Back on track, Perowne leaves home for his regular game of squash with a colleague; en route he is involved in a minor scrape while negotiating in his car the deserted streets of a London taken over by marchers. The incident is handled with typical McEwan skill. Immersed in the anaesthetising flow of Perowne's thoughts – the sound of nerve endings idling, the quotidian inner commentary that accompanies us all, like distant radio murmur, in our private moments – the build-up to the crash barely registers on the reader's radar and is all the more jarring for it. To extricate himself from the threatening situation that ensues, Perowne uses his professional knowledge in a way that later troubles him: he recognises that the unstable other driver has Huntington's Chorea, a degenerative brain condition which leads its sufferers inexorably down a path of mental and physical deterioration. He feels that he has somehow acted unfairly in highlighting the man's illness, but given that it allows him to escape a threatened beating, he doesn't let it weigh on his mind too heavily.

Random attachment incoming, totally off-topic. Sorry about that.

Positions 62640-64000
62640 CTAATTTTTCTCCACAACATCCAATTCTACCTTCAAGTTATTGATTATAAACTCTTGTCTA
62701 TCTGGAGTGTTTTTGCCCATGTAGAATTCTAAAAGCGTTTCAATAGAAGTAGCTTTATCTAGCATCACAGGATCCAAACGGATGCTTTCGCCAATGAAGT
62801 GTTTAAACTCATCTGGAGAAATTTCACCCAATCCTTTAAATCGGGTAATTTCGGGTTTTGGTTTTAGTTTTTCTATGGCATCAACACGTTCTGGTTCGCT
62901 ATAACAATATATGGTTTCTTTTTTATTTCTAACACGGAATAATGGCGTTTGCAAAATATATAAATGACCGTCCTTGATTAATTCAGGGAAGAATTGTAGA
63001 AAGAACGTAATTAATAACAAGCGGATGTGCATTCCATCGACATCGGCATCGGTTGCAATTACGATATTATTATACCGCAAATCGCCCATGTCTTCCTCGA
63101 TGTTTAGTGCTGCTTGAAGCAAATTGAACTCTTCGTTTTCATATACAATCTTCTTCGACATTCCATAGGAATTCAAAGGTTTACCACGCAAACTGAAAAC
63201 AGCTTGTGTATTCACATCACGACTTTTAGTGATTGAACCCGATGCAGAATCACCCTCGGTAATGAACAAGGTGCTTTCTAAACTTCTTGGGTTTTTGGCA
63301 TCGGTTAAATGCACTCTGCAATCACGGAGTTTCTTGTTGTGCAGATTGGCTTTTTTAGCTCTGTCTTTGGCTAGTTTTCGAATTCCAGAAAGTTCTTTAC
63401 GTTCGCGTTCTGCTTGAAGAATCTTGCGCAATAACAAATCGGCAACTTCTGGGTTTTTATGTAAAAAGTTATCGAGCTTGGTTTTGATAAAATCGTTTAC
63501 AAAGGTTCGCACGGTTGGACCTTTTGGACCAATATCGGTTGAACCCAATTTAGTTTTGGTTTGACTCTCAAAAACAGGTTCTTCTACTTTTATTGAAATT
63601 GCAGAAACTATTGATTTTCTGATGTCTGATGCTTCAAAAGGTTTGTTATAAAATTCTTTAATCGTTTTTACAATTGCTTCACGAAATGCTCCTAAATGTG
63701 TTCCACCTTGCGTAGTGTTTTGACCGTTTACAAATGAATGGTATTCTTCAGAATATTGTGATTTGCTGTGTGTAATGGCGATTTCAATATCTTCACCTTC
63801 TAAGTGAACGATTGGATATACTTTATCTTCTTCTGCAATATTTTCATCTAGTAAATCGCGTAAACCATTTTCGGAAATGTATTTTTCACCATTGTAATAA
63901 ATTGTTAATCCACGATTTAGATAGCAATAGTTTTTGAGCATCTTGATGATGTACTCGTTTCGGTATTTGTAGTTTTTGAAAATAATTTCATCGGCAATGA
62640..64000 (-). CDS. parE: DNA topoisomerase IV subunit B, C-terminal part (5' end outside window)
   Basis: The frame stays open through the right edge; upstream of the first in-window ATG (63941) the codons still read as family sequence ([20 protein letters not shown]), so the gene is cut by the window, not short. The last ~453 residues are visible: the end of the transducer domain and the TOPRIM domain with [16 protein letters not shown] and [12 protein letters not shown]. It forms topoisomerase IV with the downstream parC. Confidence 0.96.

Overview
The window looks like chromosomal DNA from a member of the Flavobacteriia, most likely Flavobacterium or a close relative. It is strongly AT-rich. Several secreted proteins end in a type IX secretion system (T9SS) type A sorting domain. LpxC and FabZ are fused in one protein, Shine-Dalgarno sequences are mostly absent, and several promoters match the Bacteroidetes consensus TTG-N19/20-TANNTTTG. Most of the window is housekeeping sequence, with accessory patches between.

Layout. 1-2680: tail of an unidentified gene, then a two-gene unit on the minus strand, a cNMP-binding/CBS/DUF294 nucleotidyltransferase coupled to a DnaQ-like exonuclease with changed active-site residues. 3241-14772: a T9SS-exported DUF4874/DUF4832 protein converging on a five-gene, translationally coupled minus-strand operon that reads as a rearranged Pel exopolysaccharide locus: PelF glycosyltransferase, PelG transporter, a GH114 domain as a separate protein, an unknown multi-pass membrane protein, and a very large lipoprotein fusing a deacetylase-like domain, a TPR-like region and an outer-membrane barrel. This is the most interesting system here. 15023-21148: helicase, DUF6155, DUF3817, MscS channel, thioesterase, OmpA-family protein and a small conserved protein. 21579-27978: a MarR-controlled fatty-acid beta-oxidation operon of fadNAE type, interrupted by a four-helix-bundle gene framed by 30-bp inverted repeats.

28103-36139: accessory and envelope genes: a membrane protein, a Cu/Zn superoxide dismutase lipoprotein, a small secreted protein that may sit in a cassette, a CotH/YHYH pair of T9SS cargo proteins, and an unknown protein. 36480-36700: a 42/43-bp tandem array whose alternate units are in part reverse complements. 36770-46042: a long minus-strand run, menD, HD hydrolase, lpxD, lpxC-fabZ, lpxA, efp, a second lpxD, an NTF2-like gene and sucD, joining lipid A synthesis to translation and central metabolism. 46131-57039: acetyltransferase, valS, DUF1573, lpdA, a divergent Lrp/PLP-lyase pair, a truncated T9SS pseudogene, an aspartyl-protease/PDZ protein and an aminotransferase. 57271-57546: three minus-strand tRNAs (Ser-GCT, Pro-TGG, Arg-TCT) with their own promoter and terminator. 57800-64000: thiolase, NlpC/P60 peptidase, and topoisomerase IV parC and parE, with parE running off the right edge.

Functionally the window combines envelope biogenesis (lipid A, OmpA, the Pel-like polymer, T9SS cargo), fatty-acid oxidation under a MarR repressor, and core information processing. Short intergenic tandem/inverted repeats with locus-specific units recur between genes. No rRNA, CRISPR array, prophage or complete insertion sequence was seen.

The squash match is vividly recounted, as McEwan captures the intense focus, the thrill of competition, and fluctuating mental states. The match becomes ill-tempered. somehow, it seems, Perowne's day has been derailed from its course of leisurely satisfaction and unquestioning accomplishment, and though the rest of his duties – buying supper, visiting his elderly mother – pass by without much incident, McEwan maintains an edgy undercurrent of tension to the narrative. Perowne is looking forward to the evening meal with his daughter who is returning from Paris to visit, but the happy reunion quickly turns into an ugly argument; worse is to come, but to tell any more would give away the taut conclusion which shatters the domestic bliss that hours ago had seemed so secure.